13 Feb USCIS Grounds for Denial of Naturalization Applications
By Atty. Crispin Caday Lozano
There are a number of grounds upon which you can be denied on your naturalization application. Usually, submitting an application will allow USCIS to review your application to obtain your green card and your entire file.
The USCIS will verify if your married is in good faith by the time you get your green card. If you get your green card through petition by a relative, USCIS will verify whether your relationship with the petitioner is good at the time you get your green card. This happen when a spouse petition an alien but at the time the green card was issued they were no longer married. USCIS will also verify if your petition was based on unmarried status at the time of issuance of green card but actually you are already married when the green card is issued. If the USCIS found out that the green card was issued in error, they can confiscate your green card and send you to removal proceedings.
The USCIS will also verify whether you have done something that will make you removable for the U.S. Green card holders are subject to the grounds of deportability found in Section 237 of the Immigration and Nationality Act (I.N.A.). For instance, you can become deportable for having committed certain crimes or immigration violations, engaged in subversive or terrorist activities, or even failed to advise USCIS of your change of address within ten days of moving. If you happen to have spent six months or more outside the United States and then returned, you were also subject to the grounds of inadmissibility upon your return, which cover not only various crimes and violations, but the issue of whether you have become a public charge (received need-based government assistance) or developed certain physical or mental disorders that present a threat to the public or yourself.
If, during your application for citizenship, USCIS notices that you have become removable or were inadmissible upon entry to the U.S., it can place you into removal proceedings and you may lose your green card.
Note: This is not a legal advice.
- On January 16, 2019, we received an approval of naturalization for a client who received a waiver of misrepresentation in Immigration Court.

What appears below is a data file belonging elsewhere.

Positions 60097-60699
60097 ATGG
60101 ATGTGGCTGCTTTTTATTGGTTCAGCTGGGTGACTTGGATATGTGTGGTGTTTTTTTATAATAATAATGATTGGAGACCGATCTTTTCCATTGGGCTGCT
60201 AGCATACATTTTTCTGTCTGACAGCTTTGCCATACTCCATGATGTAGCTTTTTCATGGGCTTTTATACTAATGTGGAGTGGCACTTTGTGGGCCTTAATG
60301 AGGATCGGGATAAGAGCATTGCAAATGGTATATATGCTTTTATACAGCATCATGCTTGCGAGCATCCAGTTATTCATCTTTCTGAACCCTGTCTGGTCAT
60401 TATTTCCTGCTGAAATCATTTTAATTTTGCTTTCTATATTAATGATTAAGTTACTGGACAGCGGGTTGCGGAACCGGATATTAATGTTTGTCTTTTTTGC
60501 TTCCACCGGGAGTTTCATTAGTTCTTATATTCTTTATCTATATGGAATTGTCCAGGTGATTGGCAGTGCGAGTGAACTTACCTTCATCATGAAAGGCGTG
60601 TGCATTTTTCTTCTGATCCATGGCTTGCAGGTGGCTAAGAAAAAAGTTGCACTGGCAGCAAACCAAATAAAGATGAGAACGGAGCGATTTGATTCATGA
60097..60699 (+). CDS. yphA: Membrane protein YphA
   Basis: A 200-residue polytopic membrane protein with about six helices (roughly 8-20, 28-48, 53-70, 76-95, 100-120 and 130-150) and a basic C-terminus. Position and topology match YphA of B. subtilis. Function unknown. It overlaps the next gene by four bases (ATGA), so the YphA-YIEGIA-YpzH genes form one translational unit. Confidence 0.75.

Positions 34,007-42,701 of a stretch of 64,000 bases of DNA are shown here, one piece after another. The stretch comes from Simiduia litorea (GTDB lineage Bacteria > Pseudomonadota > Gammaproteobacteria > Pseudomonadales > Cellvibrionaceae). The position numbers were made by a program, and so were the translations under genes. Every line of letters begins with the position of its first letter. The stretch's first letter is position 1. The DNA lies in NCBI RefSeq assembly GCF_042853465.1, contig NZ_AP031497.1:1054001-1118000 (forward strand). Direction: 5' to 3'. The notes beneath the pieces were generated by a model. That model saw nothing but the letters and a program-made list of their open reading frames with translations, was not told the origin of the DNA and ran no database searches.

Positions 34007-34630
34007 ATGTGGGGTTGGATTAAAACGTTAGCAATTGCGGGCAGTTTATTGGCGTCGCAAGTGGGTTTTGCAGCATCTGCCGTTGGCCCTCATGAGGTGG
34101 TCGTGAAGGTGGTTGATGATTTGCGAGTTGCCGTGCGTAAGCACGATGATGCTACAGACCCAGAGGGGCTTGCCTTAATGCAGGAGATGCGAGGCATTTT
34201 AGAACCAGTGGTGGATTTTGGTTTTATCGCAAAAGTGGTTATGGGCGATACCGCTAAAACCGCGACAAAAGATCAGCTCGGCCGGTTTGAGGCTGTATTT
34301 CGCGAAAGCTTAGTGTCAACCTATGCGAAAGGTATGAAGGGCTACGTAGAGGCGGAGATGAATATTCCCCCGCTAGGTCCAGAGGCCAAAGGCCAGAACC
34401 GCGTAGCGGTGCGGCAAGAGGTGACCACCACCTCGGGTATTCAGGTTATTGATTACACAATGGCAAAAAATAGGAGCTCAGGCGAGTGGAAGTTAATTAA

- On January 28, 2019 we received an approval of adjustment of status for a client who entered on a visa waiver.
- On December 6, 2018, we received an approval from Immigration Judge an adjustment of status for a client in removal proceedings.
- On December 26, 2018, we received an approval from USCIS of adjustment of status for a client after our response to Notice of Intent to Deny the case based on good faith marriage issues.
- On December 28, 2018, we received an approval of a naturalization from USCIS for a client who was granted a waiver of misrepresentation in Immigration Court.
- For the month of December 2018, we received approvals of I-751 for three clients.
- For the month of November 2018, we received approvals of two adjustment of status, one naturalization and one U visa petition.
- For the month of October 2018, we received five approvals of N-400 and one approval for adjustment of status, two approvals of I-601A waiver of unlawful presence and one I-751 Removal of Condition on Residence.
- On September 19, 2018, we received an approval of N-400 naturalization application and one Fiancée visa petition..
- For the month of August 2018, we received an approval of four Naturalization applications and five adjustment of status applications.
- On July 27, 2018, we received an approval for permanent resident for a client who was abused by her spouse under VAWA.
- For the months of May to June 2018, we have received four Naturalization applications approvals and two Adjustment of Status approvals
- On April 18, 2018, we received a grant of waiver from Immigration Court for a husband and wife client who made a misrepresentation of their marital status but has no criminal records, has long residence and strong family ties in the U.S.
- On April 12, 2018, the Immigration Judge in San Francisco approved a waiver of misrepresentation in applying for a visa for our client who has been in the U.S. for 26 years, no criminal record and strong family ties in the U.S.
- On April 3, 2018, we received an approval from USCIS for a U visa for a client who was a victim of crime.
If you have immigration problems the Law Offices of Crispin C. Lozano can help you find a solution before your problem gets worse which could lead to deportation and family separation.
Crispin Caday Lozano, Esq. is an active member of the State Bar of California, the American Immigration Lawyers Association and San Francisco Trial Lawyers. He practices immigration law, bankruptcy and personal injury law since June 1999. His contact phone is 1-877-456-9266, email: email@example.com